An estate planning attorney is an excellent resource when it comes to making decisions about your estate. This type of attorney can assist you in making your will, preparing your living will, managing your finances, and more. In short, an estate planning attorney helps you manage your estate after you die. These are some questions you should ask before hiring an estate planning attorney: How much do they charge? What types of services do they provide?
If you are considering a loved one’s estate planning documents, such as a will or trust, you might consider speaking to an estate planning attorney to help you make the right decisions. An estate planning attorney can assist you in creating a will, making a durable power of attorney, or setting up a trust. They can also provide legal advice regarding your state’s probate laws, executing a trust, and wills. Very few people can benefit from using an estate planning attorney alone.
Some attorneys charge by the hour, while others offer a flat fee for their work. Still, others may bill by the day or by the week. Generally speaking, an estate planning attorney may bill you for one-time meetings or assessments, but you should be able to get an estimate of the flat fee charged by the attorney before you agree to retain them. If you choose to use a flat fee, you should be able to obtain this estimate by talking to the attorney face-to-face, by obtaining a written description of how the flat fee is calculated, or by asking for their opinion after reviewing your estate planning documents. You may also find out if an attorney will be paid only after you have received a large sum of money.
Before you engage the services of an estate planning attorney, you should make sure that you are comfortable with them and that they are capable of managing your affairs in a professional manner. The first thing to look for in an estate planning attorney is whether they are licensed to practice in the state in which you live. It is also a good idea to ask for references from past clients. It is always a good idea to choose an attorney who has worked in a similar area of the law to where you will be filing your estate plan so that you can compare their skills and experience with those of your potential lawyers.
If you become mentally incapacitated, you may find yourself unable to handle the many things that an estate planning attorney will present to you as part of your estate plan. Because you cannot participate in every step of the process, it is important to have someone close to you in charge of taking care of your legal affairs. This could mean having your relatives or friends act as go-betweens for you so that you can delegate certain tasks to them and so that they can take care of any financial issues that arise during your incapacity.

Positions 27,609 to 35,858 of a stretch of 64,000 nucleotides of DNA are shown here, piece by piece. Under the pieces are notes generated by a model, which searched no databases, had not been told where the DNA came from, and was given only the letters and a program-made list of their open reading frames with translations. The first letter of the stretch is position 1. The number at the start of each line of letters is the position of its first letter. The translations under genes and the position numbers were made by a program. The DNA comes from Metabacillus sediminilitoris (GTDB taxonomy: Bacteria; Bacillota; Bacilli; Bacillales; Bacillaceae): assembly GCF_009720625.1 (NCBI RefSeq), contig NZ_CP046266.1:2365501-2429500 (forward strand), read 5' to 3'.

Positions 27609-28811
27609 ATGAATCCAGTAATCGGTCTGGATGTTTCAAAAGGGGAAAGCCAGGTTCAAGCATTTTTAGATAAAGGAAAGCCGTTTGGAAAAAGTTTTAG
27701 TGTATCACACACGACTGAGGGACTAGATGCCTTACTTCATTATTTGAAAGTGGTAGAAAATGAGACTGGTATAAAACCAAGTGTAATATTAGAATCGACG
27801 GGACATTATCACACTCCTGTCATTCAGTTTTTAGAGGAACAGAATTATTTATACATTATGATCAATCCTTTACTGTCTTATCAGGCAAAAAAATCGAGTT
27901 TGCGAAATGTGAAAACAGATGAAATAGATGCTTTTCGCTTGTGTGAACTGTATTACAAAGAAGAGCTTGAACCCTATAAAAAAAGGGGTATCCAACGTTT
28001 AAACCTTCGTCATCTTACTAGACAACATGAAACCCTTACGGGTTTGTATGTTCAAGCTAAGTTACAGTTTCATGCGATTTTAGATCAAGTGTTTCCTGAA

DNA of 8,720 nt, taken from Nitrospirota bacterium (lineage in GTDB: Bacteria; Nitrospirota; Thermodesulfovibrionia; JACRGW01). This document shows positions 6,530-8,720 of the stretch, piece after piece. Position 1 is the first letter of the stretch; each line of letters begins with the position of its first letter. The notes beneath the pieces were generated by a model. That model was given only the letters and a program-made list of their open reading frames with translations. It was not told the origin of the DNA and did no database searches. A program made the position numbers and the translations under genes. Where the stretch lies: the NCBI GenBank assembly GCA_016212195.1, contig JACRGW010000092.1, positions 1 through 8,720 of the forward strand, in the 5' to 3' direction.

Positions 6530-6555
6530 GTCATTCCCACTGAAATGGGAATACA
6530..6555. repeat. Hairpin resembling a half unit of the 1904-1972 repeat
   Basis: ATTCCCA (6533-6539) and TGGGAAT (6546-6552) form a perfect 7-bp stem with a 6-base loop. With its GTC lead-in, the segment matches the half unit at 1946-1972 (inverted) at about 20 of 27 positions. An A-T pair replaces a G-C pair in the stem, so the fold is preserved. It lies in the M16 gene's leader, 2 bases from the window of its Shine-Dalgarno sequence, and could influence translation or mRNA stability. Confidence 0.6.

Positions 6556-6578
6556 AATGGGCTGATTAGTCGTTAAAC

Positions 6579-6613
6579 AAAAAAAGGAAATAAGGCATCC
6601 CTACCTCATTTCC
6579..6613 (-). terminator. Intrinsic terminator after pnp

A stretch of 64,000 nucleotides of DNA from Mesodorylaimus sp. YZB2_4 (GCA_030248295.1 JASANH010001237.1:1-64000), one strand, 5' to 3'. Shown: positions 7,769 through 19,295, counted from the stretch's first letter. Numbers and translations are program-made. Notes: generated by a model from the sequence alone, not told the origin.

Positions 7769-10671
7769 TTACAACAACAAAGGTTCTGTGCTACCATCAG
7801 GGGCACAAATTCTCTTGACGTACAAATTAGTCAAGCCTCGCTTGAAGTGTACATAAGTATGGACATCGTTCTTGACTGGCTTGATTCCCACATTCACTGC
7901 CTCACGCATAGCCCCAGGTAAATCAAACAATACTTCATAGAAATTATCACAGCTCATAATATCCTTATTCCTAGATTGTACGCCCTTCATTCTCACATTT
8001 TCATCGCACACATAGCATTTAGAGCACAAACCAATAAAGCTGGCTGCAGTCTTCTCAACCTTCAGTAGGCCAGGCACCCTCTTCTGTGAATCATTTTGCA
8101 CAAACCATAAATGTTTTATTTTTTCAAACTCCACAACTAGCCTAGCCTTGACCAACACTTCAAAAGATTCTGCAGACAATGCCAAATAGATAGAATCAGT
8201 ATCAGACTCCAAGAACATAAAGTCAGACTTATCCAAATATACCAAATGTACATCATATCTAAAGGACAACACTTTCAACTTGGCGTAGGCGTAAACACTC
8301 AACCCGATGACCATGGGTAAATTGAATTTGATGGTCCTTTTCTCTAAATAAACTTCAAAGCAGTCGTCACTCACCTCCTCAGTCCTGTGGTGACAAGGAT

Another reason why an estate planning attorney can help you when you become incapacitated is that they will be able to protect your assets during this period. During this time, you will likely feel that everything is already too much to handle. You might even feel as if you are being overwhelmed by all of the responsibilities that you are now responsible for. An attorney can provide you with advice and information regarding how to protect your assets and how to pass them down to your beneficiaries when you become disabled. Remember to do some research before hiring an attorney so that you know what they can do for you and how much they will cost you.
This article was written by Alla Tenina. Alla is a top estate planning attorney in Sherman Oaks, CA in Los Angeles California, and the founder of Tenina law. She has experience in bankruptcies, real estate planning, and complex tax matters. The information provided on this website does not, and is not intended to, constitute legal advice; instead, all information, content, and materials available on this site are for general informational purposes only. Information on this website may not constitute the most up-to-date legal or other information. This website contains links to other third-party websites. Such links are only for the convenience of the reader, user or browser; the ABA and its members do not recommend or endorse the contents of the third-party sites.